Okanagan-based writers will be giving virtual readings of their work during the COVID-19 pandemic with proceeds going to non-profits in the Okanagan. (Contributed)

Look out movie streaming sites, Read Local Okanagan is set to bring talented and local writers directly into Okanagan homes with its new virtual reading series.

Eleven artists will host interactive reading experiences starting March 31 which hope to supply new ways of reading and experiencing art during the COVID-19 pandemic.“Readings, and art in general, can be such a balm during tough times,” said Real Local Okanagan founder Natalie Appleton.“So we thought hosting a literary reading series online would be a way we could help uplift and connect our community in the only way we can right now. We’re so excited about the lineup of writers and the chance to support arts organizations that support us as writers.”

The webinar-type series will allow viewers an interactive way to communicate with the writers with questions, comments and reviews.Registration to all four dates, which includes 11 speakers reading and reviewing their work, is $10 with portions of the proceeds to be donated to various Okanagan non-profits including Kelowna Friends of the Library, Caetani Cultural Centre and others.

The series has a different theme each date and starts March 31 with the ‘survival’ theme and writers Alix Hawley, Shelly Wood, and Francie Greenslade. The three other dates are April 2, 7 and 9.

For registration and more detail, visit the website.

Parking meters plugged until May 30


Free parking
The city couldn’t give away free parking Wednesday in downtown Penticton.

In a bid to boost downtown businesses, the City of Penticton will be offering free parking through May 30.

The change applies only to metered spaces on streets, not lots, and time limits are still in effect.

“This decision supports shorter visits to businesses and access to essential services in our downtown through this difficult period,” Penticton Mayor John Vassilaki said in a press release.

“It also recognizes the current reduction in parking activity overall and the reduced requirement to empty meters, thereby allowing our bylaw officers to respond to more pressing needs across our community.”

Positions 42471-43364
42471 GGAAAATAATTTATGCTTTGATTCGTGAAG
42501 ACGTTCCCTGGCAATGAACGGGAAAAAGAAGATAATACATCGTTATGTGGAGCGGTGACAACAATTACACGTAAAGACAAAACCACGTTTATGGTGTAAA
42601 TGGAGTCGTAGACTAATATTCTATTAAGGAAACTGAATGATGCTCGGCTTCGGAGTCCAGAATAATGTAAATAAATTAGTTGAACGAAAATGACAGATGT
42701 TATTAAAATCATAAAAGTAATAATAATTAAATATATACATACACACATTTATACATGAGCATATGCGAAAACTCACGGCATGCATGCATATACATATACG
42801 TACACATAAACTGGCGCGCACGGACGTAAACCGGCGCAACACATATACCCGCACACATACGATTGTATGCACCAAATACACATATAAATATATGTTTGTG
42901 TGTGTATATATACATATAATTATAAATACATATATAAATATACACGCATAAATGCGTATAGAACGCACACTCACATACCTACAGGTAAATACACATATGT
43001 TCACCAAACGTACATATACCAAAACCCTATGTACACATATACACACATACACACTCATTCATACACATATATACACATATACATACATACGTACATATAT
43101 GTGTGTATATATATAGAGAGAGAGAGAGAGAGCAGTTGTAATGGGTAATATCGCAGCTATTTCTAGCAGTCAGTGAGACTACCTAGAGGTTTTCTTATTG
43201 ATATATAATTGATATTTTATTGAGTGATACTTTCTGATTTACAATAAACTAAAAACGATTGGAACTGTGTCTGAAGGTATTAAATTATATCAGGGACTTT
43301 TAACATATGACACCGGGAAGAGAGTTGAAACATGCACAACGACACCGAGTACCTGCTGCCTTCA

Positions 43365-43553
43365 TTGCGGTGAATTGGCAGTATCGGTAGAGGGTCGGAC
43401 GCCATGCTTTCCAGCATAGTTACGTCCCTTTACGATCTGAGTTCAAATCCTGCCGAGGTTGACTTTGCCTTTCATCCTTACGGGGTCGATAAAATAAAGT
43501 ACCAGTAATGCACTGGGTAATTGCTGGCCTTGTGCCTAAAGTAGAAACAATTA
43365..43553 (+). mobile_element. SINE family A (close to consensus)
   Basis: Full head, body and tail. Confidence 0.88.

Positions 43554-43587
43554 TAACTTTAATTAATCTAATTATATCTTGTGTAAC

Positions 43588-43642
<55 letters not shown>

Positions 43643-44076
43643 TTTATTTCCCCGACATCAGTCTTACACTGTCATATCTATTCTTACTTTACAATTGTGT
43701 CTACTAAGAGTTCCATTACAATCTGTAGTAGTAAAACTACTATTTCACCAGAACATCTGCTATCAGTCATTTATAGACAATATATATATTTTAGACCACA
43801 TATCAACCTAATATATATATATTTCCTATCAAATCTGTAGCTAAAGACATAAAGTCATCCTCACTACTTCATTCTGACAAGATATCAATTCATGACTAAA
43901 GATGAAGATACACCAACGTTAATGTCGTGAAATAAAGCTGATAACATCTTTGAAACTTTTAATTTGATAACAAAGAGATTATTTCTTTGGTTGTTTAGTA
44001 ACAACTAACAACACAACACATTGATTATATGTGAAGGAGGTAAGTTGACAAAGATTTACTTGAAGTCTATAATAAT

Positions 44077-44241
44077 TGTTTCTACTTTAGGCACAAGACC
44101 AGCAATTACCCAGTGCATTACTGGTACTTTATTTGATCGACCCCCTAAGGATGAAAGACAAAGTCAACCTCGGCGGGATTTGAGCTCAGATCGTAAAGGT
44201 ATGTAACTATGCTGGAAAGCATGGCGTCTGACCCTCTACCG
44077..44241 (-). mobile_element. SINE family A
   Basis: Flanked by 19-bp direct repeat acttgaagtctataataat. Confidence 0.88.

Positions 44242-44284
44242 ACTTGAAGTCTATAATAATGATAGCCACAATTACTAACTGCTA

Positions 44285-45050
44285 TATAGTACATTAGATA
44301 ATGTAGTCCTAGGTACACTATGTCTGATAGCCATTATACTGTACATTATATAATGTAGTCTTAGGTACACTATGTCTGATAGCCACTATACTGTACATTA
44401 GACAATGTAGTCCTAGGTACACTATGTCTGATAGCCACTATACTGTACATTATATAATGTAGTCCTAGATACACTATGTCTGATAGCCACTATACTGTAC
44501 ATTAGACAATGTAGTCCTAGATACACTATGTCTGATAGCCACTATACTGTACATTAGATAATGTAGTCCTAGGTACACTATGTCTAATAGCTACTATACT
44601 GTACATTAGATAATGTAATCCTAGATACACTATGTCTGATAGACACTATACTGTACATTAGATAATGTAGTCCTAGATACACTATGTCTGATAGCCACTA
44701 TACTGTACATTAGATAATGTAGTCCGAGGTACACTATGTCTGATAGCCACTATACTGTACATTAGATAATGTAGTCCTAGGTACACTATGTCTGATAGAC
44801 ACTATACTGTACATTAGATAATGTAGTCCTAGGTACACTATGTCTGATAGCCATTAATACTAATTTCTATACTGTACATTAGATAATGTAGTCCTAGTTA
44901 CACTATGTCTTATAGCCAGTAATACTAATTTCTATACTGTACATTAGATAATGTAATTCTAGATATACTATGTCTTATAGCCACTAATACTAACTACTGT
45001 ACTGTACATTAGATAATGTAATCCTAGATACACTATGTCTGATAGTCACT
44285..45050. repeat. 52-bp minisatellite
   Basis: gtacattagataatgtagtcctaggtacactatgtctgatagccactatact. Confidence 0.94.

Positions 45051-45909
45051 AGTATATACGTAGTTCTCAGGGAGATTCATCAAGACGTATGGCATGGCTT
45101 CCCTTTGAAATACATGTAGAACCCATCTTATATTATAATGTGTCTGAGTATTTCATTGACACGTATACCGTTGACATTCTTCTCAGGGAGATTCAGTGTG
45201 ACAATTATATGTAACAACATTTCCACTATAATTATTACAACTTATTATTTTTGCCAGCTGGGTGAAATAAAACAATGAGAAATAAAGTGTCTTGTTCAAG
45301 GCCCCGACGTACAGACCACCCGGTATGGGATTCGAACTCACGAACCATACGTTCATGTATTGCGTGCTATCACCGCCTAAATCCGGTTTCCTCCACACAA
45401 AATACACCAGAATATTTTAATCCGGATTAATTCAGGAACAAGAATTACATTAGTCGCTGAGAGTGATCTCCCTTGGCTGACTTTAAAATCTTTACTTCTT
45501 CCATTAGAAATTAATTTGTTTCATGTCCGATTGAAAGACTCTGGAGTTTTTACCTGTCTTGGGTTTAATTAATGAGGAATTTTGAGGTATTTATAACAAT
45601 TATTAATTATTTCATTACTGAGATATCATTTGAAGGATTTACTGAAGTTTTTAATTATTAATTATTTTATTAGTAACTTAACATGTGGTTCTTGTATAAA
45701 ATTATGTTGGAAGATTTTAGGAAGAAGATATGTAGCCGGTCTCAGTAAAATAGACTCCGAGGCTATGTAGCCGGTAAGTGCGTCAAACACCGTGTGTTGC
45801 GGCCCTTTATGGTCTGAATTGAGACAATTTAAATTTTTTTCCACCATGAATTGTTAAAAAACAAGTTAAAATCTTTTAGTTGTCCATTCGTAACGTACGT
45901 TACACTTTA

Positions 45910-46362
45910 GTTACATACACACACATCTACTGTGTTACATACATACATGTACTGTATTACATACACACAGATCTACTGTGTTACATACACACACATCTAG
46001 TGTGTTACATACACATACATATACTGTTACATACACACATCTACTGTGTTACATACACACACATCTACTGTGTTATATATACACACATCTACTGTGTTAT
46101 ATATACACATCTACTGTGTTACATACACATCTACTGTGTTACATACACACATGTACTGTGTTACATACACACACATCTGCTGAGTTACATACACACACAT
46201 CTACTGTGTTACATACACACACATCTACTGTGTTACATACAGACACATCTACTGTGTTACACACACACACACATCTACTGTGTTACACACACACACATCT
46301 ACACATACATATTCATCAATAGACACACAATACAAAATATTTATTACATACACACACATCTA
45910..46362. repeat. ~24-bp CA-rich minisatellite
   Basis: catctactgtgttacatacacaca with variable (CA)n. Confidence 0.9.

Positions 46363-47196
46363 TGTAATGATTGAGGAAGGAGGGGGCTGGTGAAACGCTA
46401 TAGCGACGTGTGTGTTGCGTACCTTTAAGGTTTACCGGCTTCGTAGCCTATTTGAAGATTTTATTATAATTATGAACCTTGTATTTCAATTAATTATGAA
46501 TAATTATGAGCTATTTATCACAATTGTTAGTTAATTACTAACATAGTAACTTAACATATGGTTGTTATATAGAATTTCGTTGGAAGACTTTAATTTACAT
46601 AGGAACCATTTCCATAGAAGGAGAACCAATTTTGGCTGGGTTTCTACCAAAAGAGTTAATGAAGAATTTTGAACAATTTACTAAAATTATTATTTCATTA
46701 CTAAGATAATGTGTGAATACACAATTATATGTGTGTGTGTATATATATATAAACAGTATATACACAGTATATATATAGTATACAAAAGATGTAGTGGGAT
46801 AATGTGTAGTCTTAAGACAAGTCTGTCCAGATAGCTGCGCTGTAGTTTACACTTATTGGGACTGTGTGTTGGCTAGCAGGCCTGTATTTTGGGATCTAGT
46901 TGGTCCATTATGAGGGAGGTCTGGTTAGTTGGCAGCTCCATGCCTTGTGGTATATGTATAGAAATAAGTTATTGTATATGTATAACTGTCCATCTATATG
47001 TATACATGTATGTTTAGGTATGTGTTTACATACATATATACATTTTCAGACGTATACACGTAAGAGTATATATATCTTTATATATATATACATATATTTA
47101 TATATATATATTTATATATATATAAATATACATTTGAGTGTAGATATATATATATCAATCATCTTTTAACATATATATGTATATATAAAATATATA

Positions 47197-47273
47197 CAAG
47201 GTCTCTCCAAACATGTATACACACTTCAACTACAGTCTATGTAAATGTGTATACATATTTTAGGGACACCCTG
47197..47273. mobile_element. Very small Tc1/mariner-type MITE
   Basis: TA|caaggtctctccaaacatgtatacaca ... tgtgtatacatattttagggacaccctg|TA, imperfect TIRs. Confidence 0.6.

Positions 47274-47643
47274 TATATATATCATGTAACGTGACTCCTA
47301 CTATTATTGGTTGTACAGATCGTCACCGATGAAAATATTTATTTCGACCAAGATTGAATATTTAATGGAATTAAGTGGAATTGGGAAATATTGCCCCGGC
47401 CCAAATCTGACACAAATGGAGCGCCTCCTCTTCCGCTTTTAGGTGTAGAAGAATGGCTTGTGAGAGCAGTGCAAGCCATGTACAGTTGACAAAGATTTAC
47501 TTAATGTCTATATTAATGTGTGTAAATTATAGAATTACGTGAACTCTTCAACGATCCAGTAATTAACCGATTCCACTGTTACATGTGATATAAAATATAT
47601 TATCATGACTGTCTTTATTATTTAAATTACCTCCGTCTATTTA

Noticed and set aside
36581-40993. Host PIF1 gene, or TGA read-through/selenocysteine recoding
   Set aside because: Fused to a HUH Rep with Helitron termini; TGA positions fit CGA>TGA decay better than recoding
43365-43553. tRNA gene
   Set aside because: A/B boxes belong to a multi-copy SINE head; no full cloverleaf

Lynn Allin, president of the Downtown Penticton Association, is quoted in the release describing the move as a “first and timely step towards supporting those businesses that are currently operating during this challenging time.”

What you need to know about the Quarantine Act as isolation becomes mandatory for returning travellers

What you need to know about the Quarantine Act

Canada is making unprecedented use of the federal Quarantine Act in a bid to curb the spread of the COVID-19 pandemic. The order, which went into effect early Wednesday, hours before it was announced, means all travellers returning to Canada are now legally required to go into self-isolation for 14 days rather than simply urged to do so. Here’s a closer look at the legislation:

Has Canada always had a Quarantine Act?

According to the federal government, a piece of legislation bearing the same name went into effect shortly after confederation in 1872, but was left largely unchanged for more than a century. After the deadly SARS outbreak of 2003, however, the government acted on a recommendation to beef up the legislation.

The act as we know it today received royal ascent in 2005.

What’s allowed under act?

The legislation gives the federal health minister sweeping powers to stop the spread of communicable diseases either in or out of Canada. Those measures include everything from routine screenings conducted by quarantine officers at airports to the sort of mandatory isolation orders issued on Wednesday.